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AIG followed bailout with $440K retreat
Top executives at failed insurance giant American International Group spent $440,000 at a company retreat just days after the federal government bailed out the company with $85 billion in taxpayer funds, according to documents revealed Tuesday at a Capitol Hill hearing.
American International Group (AIG) paid the exclusive St. Regis Resort Monarch Beach Resort in Dana Point, Calif., almost $200,000 for rooms - some costing as much at $1,000 a night - $150,000 for meals and $25,000 in spa and salon charges for pedicures, manicures, facials and massages.
“Less than one week after taxpayers rescued AIG, company executives could be found wining and dining at one of the most exclusive resorts in the nation,” said Henry A. Waxman, chairman of the House Committee on Oversight and Government Reform.
The California Democrat also produced documents that showed top AIG officials hid significant oversight problems from shareholders months before the bailout.
“You have cost my constituents and the taxpayers of this country $85 billion and run into the ground one of the most respected insurance companies in the history of our country,” said Rep. Carolyn B. Maloney, New York Democrat.
• View AIG company executives’ resort bill:Download pdf
Mrs. Maloney then added that former company chief executives Martin J. Sullivan and Robert B. Willumstad, who testified at the hearing, “should apologize to the American people for your mismanagement.”
Mr. Sullivan and Mr. Willumstad, who left the company before the retreat, said they would not have condoned such an expensive meeting on their watch only days after the company escaped bankruptcy.
“If I had seen bills like that, I would have asked questions,” said Mr. Sullivan, who in June was ousted from the company - three months before its financial collapse.
Mr. Willumstad, who took over for Mr. Sullivan but stepped down last month as part of the government bailout deal, said he was not aware of the retreat, even though it was held only a few days after he left the company.
The two former executives were questioned for more than two hours by Democratic and Republican members of the committee in the second of several hearings to explore the origins of the Wall Street crisis. No current AIG officials testified.
On Monday, the committee heard testimony that Lehman Brothers doled out more than $20 million in bonuses to top executives just four days before the investment giant declared bankruptcy and accelerated last month.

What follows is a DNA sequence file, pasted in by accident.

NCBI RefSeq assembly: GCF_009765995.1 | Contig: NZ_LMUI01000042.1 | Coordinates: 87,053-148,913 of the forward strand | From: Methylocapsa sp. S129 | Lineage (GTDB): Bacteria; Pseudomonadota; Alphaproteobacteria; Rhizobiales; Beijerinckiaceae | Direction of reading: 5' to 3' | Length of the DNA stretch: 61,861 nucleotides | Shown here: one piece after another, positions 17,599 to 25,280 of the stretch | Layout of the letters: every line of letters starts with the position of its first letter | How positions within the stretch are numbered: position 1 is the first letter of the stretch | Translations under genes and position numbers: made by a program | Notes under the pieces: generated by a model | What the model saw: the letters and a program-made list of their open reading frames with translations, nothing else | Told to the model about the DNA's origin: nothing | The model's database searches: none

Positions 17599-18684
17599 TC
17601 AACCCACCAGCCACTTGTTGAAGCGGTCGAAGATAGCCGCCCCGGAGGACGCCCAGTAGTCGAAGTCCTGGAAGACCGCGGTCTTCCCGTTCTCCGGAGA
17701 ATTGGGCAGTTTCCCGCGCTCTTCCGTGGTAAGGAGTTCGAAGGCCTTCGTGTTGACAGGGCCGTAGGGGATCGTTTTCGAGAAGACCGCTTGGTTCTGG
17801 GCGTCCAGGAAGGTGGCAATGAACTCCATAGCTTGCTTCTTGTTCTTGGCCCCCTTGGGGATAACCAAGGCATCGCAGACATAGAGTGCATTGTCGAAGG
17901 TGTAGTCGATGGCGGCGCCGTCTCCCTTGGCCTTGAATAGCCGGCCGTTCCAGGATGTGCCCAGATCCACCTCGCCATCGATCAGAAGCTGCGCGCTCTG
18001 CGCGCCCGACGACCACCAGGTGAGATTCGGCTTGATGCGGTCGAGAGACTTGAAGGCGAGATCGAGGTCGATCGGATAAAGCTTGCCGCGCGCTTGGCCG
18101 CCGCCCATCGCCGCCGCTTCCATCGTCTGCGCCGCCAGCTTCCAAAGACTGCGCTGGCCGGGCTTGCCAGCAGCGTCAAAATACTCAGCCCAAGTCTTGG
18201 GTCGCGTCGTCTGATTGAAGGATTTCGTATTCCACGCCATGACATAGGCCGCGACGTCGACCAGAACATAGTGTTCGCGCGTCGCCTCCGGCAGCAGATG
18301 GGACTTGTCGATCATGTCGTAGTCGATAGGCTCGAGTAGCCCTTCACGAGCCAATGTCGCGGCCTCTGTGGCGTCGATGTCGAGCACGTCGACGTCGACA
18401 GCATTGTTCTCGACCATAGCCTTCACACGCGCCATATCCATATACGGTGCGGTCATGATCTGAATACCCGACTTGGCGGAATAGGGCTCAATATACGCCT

AIG avoided collapse in September with a $85 billion Treasury loan. The deal gave the government an 80 percent stake in AIG, the right to remove senior management and to veto payment of dividends to shareholders as ways to protect taxpayers.
The action was followed by the most significant Wall Street downturn since the Sept. 11, 2001, terrorists attacks, prompting the Congress last week to approve a Bush administration plan to spend $700 billion to help rescue failing financial institutions.
Mr. Waxman showed a letter sent to AIG from the Office of Thrift Supervision in March expressing concerns that corporate oversight in the company’s financial products division “lacks critical elements of independence, transparency and granularity.”
Internal documents also showed that AIG’s auditor, PricewaterhouseCooper, reported similar problems, Mr. Waxman said.
“AIG executives should have been smarter, but they weren’t,” said Rep. Thomas M. Davis III of Virginia, the ranking Republican on the committee. “They should have seen the warning signs, but they didn’t. They should have questioned the exotic products and the agencies that rated them as AAA, but they didn’t.”
Mr. Sullivan, who was at AIG for more than 30 years, said it was “unintended consequences” - not corporate maleficence - that led to a “dominolike series of repercussions” to its eventual collapse.
Mr. Willumstad added that financial rating agencies initially had agreed to wait to review AIG’s ratings until he was scheduled to release a strategic plan of the company Sept. 25. But when Lehman Brothers and other financial giants began to falter in early September, the rating agencies said they no longer would wait and then downgraded AIG’s holdings, leading to company’s financial downward spiral.
About the Author
Sean Lengell covers Congress and national politics and can be reached at email@example.com.
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